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How did this patient's ear turn into "cooked apple jelly"?

From time to time, medicine reports very surprising clinical cases. This time, it is about a patient in her fifties who has been suffering from a latent tuberculosis infection for decades. The infection migrated to his ear which ended up having an unusual texture and color.

A rare form of tuberculous lupus

Doctors sometimes see rather disturbing cases . Let us quote that of a patient who was pregnant with four children in two different wombs or that of a man who underwent surgery because of the presence of a fish in his rectum. Doctors from Beilinson Medical Center (Israel) described another very surprising case in a publication in the journal JAMA Dermatology on March 3, 2021.

According to the team, a woman in her 50s said she had had an ear injury since childhood. However, the appearance of his ear has totally degenerated over time . The latter turned mustard-colored and took on the consistency of "cooked apple jelly". During the care of the patient, the doctors also observed the discharge of a foul-smelling liquid from this ear. It had swollen like an oedema.

Routine examinations were normal, but biopsy revealed the presence of Mycobacterium tuberculosis . This is Koch's Bacillus , responsible for tuberculosis. According to the doctors, the patient had a rare form of tuberculous lupus nicknamed "turkey ear". Let's talk about the fact that it is possible that TB infection occursas a result of a skin condition . However, it is rather rare. According to a study published in 2016, this indeed concerns 0.14% to 5% of cases.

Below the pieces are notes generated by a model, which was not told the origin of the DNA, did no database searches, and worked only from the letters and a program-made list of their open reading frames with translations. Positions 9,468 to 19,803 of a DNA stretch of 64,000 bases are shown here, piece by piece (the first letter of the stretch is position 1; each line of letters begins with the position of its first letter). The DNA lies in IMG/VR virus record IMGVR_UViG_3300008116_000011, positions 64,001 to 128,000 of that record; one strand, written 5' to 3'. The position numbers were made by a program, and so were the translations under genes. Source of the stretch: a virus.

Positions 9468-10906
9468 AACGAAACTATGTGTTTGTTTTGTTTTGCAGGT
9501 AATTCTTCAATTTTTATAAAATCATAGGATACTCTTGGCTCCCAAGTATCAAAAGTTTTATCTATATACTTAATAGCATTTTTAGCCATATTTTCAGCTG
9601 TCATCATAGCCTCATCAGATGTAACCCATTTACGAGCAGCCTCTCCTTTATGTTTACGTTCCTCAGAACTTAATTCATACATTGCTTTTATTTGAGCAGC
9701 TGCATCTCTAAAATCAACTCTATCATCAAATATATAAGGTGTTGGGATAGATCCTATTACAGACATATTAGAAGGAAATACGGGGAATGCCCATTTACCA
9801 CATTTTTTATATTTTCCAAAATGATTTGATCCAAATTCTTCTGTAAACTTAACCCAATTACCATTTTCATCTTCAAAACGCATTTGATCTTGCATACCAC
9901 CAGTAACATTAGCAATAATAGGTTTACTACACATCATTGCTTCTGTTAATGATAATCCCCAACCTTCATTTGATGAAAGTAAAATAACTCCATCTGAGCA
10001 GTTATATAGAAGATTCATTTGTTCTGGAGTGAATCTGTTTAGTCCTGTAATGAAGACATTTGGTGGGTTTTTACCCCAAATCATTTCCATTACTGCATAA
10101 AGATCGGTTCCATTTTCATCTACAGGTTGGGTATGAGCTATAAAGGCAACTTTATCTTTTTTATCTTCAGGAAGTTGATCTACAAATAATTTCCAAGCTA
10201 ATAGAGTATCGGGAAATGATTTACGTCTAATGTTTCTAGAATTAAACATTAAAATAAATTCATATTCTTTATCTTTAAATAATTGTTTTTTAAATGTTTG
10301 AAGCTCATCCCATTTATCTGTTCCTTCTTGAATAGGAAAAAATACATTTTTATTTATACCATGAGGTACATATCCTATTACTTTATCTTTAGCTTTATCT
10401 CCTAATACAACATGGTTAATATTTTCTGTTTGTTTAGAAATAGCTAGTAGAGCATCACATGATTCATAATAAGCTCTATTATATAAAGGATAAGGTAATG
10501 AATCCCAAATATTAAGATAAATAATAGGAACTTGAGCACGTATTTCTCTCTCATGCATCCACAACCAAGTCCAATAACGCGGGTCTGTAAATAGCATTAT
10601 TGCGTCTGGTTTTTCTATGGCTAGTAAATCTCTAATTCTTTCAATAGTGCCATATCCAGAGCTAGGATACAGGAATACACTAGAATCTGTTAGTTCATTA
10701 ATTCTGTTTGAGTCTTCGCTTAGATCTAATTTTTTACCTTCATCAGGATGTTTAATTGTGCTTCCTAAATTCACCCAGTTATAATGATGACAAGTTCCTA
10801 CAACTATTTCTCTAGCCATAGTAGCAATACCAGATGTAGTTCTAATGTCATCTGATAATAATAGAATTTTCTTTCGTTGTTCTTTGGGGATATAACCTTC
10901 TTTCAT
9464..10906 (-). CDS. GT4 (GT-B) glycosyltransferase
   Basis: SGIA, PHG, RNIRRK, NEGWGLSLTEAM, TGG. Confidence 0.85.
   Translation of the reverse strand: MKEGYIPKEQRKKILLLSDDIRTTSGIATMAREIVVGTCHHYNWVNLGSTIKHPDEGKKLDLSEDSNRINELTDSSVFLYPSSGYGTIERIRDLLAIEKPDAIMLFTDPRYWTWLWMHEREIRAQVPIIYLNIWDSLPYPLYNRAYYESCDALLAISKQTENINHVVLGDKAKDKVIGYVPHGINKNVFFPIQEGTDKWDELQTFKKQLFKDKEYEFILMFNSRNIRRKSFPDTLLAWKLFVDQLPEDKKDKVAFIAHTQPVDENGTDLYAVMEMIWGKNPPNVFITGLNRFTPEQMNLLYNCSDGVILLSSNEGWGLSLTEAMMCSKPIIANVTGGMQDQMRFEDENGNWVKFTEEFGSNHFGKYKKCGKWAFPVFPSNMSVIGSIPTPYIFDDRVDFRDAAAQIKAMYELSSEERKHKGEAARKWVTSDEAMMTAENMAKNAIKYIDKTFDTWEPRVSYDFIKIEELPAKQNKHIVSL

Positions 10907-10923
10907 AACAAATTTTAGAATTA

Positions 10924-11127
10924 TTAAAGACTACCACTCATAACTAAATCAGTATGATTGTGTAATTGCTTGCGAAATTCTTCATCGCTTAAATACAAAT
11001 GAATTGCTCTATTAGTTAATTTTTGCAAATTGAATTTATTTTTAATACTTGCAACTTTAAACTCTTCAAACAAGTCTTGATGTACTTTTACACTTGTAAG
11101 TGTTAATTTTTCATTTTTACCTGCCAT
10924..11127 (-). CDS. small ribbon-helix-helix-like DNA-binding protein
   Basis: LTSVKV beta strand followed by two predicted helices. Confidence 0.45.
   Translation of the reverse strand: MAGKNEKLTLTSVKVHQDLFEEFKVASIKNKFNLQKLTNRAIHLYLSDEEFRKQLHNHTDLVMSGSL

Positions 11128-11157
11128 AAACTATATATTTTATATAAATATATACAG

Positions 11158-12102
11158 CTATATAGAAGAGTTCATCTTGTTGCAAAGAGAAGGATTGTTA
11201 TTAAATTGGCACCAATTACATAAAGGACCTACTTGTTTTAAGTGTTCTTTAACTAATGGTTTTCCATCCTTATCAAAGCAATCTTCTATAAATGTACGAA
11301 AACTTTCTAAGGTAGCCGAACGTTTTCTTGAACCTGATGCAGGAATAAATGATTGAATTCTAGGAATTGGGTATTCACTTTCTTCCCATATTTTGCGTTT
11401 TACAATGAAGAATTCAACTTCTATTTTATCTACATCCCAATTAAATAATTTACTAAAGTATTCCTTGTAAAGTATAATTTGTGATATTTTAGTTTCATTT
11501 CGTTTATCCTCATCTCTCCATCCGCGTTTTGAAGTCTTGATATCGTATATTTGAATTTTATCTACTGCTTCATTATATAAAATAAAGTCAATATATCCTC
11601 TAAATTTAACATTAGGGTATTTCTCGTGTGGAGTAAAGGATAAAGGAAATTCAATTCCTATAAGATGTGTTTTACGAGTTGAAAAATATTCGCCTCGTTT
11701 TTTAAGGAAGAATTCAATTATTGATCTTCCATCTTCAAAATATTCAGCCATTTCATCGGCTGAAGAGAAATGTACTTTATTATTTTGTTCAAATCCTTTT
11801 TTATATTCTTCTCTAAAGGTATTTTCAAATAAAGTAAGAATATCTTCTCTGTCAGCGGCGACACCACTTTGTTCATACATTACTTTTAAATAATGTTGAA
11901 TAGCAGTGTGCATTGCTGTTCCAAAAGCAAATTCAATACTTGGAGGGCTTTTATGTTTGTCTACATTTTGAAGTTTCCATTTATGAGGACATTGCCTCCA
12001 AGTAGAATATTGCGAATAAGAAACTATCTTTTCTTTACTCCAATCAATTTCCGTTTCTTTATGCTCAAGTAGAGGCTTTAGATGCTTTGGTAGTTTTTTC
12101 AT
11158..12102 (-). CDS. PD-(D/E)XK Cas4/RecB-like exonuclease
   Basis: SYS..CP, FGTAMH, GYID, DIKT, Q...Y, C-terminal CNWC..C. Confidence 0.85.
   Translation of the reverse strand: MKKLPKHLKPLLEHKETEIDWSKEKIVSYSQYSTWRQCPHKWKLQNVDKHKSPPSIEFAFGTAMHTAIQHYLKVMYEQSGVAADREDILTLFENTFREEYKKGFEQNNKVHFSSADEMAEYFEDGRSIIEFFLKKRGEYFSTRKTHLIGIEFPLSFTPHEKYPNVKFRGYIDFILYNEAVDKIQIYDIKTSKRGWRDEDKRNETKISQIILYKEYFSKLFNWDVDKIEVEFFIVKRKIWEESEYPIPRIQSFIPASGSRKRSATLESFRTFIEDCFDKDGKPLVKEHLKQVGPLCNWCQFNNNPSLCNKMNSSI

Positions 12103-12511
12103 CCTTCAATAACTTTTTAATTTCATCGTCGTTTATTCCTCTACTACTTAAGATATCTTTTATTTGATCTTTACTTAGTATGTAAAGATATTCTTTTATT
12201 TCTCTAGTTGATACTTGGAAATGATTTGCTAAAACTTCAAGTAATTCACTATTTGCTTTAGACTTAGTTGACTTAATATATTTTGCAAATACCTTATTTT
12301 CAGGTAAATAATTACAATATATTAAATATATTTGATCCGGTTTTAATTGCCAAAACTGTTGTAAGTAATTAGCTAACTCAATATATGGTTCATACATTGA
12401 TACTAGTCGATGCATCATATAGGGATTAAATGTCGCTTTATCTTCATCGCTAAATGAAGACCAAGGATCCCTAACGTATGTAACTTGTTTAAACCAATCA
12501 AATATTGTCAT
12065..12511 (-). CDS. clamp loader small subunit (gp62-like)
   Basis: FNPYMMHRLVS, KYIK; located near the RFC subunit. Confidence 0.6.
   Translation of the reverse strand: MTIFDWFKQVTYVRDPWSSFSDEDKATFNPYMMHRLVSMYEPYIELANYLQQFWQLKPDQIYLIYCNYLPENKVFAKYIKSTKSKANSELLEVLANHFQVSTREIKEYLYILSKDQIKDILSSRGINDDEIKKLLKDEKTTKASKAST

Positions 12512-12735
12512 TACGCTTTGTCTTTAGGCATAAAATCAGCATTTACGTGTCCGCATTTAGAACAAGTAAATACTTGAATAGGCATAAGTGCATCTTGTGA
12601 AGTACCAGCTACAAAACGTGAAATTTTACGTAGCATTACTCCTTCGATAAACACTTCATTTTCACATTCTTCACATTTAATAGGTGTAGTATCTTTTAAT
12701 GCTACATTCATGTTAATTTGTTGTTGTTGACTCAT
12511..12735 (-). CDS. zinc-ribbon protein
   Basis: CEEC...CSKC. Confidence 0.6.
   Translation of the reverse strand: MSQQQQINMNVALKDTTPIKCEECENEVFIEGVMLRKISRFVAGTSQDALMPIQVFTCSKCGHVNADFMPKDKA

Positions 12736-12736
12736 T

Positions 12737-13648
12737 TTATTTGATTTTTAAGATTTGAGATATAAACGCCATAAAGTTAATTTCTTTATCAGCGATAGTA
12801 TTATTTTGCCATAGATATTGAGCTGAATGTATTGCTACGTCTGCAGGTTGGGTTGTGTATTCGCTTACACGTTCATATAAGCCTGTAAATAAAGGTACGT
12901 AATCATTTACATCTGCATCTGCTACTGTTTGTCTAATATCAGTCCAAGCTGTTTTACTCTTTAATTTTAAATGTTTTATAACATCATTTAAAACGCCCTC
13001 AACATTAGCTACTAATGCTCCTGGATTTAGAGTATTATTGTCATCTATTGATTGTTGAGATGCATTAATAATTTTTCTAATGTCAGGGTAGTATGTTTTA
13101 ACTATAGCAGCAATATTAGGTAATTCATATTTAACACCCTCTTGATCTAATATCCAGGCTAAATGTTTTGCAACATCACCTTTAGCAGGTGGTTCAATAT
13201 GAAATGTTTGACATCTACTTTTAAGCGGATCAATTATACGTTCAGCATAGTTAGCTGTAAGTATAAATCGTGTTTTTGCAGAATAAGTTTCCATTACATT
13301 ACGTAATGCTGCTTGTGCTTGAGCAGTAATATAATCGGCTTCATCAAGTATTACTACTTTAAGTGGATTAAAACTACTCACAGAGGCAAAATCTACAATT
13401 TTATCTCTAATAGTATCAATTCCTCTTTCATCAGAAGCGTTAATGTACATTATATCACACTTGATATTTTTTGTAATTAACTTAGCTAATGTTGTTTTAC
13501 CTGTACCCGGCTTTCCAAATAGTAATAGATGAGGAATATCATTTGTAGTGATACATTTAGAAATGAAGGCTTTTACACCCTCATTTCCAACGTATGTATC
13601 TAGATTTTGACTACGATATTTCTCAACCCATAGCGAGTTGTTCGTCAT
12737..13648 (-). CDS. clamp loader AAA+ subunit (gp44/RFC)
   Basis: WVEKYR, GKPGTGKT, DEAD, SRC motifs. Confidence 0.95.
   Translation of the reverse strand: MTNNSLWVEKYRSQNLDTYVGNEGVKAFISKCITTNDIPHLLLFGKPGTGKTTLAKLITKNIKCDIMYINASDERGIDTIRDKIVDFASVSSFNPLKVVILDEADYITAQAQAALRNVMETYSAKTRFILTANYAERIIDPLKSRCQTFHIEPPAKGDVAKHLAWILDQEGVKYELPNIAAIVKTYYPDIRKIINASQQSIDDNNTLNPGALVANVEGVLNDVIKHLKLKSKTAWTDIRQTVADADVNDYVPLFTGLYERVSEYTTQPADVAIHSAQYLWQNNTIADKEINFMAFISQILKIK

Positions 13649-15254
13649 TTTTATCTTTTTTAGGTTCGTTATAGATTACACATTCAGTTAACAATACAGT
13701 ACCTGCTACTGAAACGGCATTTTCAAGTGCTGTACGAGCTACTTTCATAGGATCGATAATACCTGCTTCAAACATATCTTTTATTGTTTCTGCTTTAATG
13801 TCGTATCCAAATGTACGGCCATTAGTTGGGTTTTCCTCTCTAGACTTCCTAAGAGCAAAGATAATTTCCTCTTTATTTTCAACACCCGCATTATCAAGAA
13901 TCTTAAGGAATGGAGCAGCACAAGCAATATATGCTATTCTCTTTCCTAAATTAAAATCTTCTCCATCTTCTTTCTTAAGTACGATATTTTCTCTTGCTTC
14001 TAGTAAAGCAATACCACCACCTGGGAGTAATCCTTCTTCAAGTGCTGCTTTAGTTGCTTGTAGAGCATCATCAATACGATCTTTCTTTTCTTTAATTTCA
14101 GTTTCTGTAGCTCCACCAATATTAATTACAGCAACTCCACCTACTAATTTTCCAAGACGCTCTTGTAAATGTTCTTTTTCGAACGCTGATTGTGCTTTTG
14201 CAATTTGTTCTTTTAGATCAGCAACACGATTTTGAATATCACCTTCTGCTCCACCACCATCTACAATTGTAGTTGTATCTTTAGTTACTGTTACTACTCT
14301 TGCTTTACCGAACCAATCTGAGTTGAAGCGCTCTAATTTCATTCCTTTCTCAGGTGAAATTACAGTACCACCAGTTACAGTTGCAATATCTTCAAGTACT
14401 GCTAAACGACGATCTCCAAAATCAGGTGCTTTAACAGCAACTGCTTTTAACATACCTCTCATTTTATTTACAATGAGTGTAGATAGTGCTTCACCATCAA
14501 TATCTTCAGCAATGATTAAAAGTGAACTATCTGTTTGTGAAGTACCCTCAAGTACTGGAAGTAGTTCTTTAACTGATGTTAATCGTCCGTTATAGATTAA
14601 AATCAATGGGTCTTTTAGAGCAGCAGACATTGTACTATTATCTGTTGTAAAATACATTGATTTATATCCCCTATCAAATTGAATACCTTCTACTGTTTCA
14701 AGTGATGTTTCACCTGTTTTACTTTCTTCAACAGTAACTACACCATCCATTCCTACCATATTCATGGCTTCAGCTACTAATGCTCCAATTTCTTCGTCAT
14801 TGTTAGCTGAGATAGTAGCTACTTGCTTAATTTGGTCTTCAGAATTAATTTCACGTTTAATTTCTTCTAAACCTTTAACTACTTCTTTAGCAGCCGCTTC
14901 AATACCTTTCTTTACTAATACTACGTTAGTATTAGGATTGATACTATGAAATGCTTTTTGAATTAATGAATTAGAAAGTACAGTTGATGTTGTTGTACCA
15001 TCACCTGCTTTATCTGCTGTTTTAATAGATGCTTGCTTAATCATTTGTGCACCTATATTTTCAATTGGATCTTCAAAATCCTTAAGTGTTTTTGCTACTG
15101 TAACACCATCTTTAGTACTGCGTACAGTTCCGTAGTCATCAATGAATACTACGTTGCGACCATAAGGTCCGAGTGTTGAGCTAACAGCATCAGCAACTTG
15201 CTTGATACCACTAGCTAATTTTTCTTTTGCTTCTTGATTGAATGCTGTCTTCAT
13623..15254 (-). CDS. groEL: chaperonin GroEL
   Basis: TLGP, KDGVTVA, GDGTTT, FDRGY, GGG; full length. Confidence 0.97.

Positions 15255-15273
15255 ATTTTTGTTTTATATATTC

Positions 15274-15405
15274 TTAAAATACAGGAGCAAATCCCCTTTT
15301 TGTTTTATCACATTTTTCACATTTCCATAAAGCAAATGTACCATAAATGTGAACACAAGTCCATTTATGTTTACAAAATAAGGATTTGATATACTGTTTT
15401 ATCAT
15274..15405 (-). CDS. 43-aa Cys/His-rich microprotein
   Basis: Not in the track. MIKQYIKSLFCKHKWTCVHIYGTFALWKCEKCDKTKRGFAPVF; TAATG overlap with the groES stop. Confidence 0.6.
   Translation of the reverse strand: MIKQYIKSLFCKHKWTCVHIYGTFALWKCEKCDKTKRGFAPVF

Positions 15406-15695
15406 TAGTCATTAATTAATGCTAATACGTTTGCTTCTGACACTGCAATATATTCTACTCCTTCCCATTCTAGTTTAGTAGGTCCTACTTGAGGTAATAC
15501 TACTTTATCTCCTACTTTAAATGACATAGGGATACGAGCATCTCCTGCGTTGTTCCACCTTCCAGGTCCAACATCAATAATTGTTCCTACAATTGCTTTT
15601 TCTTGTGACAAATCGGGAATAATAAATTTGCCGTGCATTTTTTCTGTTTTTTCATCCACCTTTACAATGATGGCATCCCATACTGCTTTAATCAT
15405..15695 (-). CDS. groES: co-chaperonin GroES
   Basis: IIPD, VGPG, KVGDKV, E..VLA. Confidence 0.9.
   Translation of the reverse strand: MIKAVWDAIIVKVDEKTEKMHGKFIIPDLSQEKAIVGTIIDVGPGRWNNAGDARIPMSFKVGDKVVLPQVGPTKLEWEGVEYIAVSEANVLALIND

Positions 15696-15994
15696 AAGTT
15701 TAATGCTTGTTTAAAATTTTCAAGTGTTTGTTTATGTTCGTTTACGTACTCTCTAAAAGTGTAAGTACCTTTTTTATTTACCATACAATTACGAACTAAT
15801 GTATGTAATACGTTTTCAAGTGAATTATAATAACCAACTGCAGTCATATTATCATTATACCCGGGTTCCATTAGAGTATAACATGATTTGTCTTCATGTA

How did this patient s ear turn into  cooked apple jelly ?

A rather long processing

This type of skin damage usually occurs after a endogenous contamination . In other words, it is possibly a question of an infection secondary to bacillary dissemination. This dissemination takes place from blood (or lymph) coming from a deep source, for example the lungs. It is also possible that such an infection occurs following the placement of a piercing or other trauma to the ear. The disease progresses silently, slowly and chronically. The diagnosis thus often arrives after several years, even several decades as for this Israeli patient.

Found more often in the neck or nose, tuberculous lupus can migrate to the ear. It then takes the form of gelatinous nodules and gritty to the touch or erythematous plaques with an unsavory color. There may also be soft tumors in the lobe. Fortunately for those affected, tuberculous lupus can be treated effectively. The patient still underwent several antibiotic treatments for almost a year before finding a normal ear.